When Caleb was seven months old, I didn’t take him to the pumpkin patch to snap some Halloween pictures. At the time, I didn’t realize that I had violated some law for what mothers are supposed to do with their children, but I was informed of that fact after Halloween had come and gone without a cute pumpkin picture of my son. Nowhere in my house is there a separate section for arts and crafts supplies complete with a stash of those googly eyes and various buttons necessary to create animals and insects for any occasion. And my daughters will never have matching frilly hair bows with darling pillowcase dresses unless someone gives them such a present.
When it comes to creativity, arts and crafts, anticipating projects for the upcoming holiday season, or anything along those lines, I have failed. It’s not so much that I’m against projects; it’s simply that my mind would never even think to do some of the artsy projects other parents undertake. And I had started to get a little insecure about my inability to ‘create’ with my children.
The other day I was at the store when I noticed a huge display of plastic pumpkin pails intended for children to store their Halloween candy. I grabbed three remembering how I didn’t remember the last two years when the kids had to throw their candy from the Fall Festival in the bottom of our stroller. Suddenly, out of the blue, my mind had an ingenious idea–we’ll make our own bags! Okay, I’ll be honest; I didn’t get this idea in a quest for creativity. I simply didn’t want to spend money on three pails and then find a place to keep those bulky pumpkins after Halloween was over.
That afternoon, I set out two little grocery bags for Caleb and Hannah Grace, and I drew a pumpkin for each of them on a piece of orange construction paper. They were so excited and focused as they sat at the kitchen table ready to begin their project. The kids colored and cut and then glued their pumpkins on the bags, and as I watched and helped them work, I felt a little ashamed. Maybe if my mind worked this way, if I thought about crafts to do ahead of time, I could give them something better. I pushed away the thought as we put the finishing touches on the bags.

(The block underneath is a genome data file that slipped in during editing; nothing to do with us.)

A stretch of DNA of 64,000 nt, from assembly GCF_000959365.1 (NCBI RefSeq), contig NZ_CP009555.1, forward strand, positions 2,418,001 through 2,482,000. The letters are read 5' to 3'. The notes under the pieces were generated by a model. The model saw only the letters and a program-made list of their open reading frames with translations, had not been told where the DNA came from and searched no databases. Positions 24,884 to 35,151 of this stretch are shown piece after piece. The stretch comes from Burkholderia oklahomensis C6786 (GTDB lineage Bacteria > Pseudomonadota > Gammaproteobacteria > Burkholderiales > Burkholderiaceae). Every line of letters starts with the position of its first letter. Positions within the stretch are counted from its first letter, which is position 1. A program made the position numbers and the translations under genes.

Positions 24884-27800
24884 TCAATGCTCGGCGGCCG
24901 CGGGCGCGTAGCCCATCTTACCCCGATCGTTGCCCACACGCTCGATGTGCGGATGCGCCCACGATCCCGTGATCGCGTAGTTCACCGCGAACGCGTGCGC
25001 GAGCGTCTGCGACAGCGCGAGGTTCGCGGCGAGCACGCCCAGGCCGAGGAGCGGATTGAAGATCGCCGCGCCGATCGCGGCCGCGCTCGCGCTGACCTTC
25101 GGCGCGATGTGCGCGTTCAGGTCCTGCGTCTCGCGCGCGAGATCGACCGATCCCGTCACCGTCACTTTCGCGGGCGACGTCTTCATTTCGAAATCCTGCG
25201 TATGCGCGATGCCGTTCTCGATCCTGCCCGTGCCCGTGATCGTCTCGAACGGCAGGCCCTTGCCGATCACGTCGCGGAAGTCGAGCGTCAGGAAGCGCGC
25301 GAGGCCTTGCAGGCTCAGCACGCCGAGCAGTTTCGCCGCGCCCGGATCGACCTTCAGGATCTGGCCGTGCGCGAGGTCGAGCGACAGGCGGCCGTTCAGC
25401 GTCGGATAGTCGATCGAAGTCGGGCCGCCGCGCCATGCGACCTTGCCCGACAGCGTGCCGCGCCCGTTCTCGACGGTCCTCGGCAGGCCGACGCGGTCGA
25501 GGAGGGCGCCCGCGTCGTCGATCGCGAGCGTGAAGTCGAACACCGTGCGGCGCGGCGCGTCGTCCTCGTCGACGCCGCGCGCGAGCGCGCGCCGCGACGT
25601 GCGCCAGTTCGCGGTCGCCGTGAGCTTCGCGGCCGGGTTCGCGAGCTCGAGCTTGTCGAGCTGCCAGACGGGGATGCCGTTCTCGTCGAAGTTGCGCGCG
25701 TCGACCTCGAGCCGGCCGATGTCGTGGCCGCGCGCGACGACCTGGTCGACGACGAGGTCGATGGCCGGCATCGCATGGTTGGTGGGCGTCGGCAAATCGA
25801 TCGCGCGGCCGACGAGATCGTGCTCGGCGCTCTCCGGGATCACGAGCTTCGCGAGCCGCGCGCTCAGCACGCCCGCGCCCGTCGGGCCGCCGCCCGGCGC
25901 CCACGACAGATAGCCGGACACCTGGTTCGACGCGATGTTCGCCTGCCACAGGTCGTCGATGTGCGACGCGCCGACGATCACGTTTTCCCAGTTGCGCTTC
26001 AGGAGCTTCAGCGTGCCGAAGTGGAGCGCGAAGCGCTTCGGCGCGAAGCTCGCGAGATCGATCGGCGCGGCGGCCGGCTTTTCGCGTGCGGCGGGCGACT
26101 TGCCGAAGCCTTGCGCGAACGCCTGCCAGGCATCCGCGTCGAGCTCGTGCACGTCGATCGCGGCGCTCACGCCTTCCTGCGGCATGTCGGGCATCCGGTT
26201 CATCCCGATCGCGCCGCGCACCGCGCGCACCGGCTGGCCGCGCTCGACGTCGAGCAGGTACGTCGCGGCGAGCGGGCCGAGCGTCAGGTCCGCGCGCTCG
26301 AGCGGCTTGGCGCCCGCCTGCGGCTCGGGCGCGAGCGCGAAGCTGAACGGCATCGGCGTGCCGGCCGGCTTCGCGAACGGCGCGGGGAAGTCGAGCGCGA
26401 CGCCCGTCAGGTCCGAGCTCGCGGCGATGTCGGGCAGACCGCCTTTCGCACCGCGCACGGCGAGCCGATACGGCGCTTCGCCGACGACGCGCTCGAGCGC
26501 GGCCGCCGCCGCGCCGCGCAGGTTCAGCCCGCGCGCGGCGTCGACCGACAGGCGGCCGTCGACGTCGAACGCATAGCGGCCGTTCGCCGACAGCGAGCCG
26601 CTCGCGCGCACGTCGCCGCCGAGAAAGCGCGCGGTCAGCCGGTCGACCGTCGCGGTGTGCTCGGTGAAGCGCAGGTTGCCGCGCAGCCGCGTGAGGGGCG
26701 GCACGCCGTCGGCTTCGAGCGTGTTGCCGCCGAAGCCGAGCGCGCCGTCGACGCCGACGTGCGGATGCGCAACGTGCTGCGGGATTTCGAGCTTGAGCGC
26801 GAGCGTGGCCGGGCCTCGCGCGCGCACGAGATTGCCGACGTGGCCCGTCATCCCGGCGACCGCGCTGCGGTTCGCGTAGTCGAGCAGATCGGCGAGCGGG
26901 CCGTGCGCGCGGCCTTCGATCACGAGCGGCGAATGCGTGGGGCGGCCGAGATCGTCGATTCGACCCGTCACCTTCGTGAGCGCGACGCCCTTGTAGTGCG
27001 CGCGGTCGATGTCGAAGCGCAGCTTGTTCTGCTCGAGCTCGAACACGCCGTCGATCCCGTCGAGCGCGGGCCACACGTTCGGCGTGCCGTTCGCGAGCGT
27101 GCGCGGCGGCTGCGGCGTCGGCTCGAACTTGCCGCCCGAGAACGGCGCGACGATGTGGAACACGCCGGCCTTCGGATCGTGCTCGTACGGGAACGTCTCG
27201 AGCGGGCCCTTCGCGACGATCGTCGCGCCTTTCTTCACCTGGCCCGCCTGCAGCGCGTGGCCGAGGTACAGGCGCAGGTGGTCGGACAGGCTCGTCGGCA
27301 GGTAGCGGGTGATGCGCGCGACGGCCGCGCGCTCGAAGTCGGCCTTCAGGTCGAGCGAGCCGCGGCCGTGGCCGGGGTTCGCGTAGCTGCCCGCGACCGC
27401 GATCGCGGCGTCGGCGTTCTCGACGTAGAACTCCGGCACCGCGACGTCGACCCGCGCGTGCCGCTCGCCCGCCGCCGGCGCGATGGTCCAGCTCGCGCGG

While I picked up scraps of paper from the floor, the kids admired their work until Caleb suddenly spoke:
“Thank you, Mommy,” he said.
On his own, without any encouragement from me, he offered his thanks. And I knew from the sound of his voice that he wasn’t merely thanking me for the bag–he was thanking me for thirty minutes we spent together creating–creating pumpkin bags and a memory that will last longer.
Caleb then made his way across the kitchen to where I was crouched on the floor and put his arms around me. “I love you,” he gently spoke, and my heart melted. Any insecurities I was feeling were immediately washed away.
Caleb didn’t care that our craft didn’t involve fabric and a hot glue gun–he doesn’t want any of those frills–he just wants me.
I had to write about this moment because I know how easily I will forget; I will forget that my children don’t need paper mache and glitter. They need something more precious–me, my attention–and they will take all they can get of it, even if my attention comes bearing paper grocery bags.
For what can you be thankful on this ‘Focus On It Friday’?